Adrian Orr and the Reserve Bank Monetary Policy Committee have kept the Official Cash Rate on hold at 5.5 per cent.
The New Zealand dollar fell in the minutes following the 2pm release.
By 2.05 pm, the Kiwi was trading at US58.93c compared with US59.14c just before the announcement.
Westpac strategist Imre Speizer said the currency had come off because the message from the Reserve Bank was not as “hawkish’' as the market had expected.
“The market was expecting a hawkish shift in the language and that did not occur,” he said. “It was largely a repeat of the bank’s August one-pager and so that is a dovish surprise for the market,” Speizer said.
Given tight pre-election timing and the fact third-quarter inflation data will not be known until October 17, economists had mostly expected the rate to stay put.
But a hike was not completely ruled out and a more aggressive tone was expected from the Reserve Bank (RBNZ).
The central bank’s Monetary Policy Committee agreed interest rates might need to remain at a restrictive level for a more sustained period of time.
“Interest rates are constraining economic activity and reducing inflationary pressure as required,” the central bank said this afternoon.
“Demand growth in the economy continues to ease. While GDP growth in the June quarter was stronger than anticipated, the growth outlook remains subdued.”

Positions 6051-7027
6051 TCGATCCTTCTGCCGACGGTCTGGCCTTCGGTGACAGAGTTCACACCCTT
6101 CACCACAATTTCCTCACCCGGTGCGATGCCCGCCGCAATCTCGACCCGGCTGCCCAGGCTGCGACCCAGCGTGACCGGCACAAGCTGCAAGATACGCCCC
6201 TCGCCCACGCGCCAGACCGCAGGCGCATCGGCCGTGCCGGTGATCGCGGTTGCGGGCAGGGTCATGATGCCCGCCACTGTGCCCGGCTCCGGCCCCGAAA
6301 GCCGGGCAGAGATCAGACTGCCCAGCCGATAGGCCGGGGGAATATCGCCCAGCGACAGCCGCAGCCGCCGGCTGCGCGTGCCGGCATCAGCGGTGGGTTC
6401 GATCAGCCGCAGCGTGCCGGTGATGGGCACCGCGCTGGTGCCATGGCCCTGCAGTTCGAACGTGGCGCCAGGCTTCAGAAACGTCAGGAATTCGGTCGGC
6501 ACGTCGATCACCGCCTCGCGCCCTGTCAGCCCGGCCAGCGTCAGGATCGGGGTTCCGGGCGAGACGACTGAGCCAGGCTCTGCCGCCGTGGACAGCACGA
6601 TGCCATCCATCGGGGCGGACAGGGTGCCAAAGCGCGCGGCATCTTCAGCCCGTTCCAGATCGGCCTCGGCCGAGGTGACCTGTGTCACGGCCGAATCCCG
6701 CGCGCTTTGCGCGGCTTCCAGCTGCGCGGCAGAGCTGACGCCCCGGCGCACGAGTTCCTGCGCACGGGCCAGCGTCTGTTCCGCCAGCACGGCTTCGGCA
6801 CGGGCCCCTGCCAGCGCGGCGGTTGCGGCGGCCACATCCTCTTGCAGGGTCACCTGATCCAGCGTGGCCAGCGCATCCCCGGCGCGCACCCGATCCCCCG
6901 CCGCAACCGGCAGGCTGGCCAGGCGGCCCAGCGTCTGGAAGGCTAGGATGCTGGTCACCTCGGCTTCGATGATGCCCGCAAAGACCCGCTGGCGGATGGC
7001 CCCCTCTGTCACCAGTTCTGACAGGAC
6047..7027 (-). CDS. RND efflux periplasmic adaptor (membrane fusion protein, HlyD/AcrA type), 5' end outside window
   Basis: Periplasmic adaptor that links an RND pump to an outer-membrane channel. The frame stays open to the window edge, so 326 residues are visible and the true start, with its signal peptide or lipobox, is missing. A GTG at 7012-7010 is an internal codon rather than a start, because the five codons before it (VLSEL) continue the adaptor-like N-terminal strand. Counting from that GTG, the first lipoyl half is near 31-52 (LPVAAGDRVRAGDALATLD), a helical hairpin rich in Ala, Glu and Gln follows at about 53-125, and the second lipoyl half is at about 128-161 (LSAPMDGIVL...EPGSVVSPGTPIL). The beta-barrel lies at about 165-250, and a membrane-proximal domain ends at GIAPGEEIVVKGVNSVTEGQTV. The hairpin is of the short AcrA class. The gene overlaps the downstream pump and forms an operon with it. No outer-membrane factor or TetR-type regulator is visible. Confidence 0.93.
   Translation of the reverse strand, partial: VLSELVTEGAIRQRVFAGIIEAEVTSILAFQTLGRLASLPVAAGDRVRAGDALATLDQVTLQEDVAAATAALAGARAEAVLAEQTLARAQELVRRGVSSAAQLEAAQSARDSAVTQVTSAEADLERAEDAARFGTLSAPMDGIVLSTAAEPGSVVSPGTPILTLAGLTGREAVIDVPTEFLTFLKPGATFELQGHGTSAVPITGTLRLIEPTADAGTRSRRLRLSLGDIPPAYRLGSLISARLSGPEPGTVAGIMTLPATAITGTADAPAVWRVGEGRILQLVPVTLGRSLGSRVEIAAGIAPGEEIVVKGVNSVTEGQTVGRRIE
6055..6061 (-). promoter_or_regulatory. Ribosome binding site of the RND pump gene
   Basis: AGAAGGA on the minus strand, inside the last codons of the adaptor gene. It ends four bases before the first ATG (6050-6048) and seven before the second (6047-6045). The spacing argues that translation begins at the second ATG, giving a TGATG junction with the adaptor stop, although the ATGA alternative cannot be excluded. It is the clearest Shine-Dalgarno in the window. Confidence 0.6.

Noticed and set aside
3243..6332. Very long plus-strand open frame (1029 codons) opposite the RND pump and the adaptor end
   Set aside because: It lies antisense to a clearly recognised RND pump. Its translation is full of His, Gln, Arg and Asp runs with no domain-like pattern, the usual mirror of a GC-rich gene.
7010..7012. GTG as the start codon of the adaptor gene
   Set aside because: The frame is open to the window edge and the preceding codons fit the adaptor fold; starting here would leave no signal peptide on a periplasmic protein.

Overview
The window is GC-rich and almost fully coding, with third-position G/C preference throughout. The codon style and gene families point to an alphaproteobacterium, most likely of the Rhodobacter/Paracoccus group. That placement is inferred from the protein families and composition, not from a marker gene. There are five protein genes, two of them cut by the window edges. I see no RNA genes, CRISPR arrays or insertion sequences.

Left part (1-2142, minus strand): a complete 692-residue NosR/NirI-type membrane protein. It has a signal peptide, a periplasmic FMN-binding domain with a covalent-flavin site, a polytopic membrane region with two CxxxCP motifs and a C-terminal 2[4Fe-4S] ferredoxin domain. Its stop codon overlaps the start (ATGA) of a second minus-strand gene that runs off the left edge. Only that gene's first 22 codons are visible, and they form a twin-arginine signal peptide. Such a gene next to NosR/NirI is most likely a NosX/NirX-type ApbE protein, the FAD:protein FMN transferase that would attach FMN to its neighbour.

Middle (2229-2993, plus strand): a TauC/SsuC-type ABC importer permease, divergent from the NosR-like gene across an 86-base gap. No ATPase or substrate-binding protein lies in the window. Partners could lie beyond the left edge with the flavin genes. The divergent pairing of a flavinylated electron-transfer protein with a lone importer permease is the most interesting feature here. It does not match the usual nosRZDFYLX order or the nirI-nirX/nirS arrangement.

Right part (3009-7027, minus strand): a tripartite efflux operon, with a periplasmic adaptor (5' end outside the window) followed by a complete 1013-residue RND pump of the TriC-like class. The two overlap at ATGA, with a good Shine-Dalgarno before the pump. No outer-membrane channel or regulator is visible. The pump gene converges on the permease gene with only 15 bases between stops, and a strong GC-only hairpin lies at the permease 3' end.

The RBNZ said with monetary conditions staying restrictive, spending growth was expected to decline further.
“Globally, economic growth remains below trend and headline inflation has eased for most of our trading partners.”
Core inflation had eased, but to a lesser extent.
“Weakening global demand is putting downward pressure on New Zealand export volumes and prices. Apart from oil, global import prices have eased.”
The imbalance between supply and demand was moderating but a prolonged period of subdued activity was needed to reduce inflationary pressure, the bank added.
“There is a near-term risk that activity and inflation do not slow as much as needed.”
And in the medium term, a greater slowdown in global economic demand, especially in China, could weigh more on commodity prices and New Zealand export revenue, the central bank added.
Even with the RBNZ holding the rate at 5.5 per cent, the mood locally and internationally had shifted since the August Monetary Policy Statement.
The bank said the OCR needed to stay at restrictive levels for longer.
Take your Radio, Podcasts and Music with you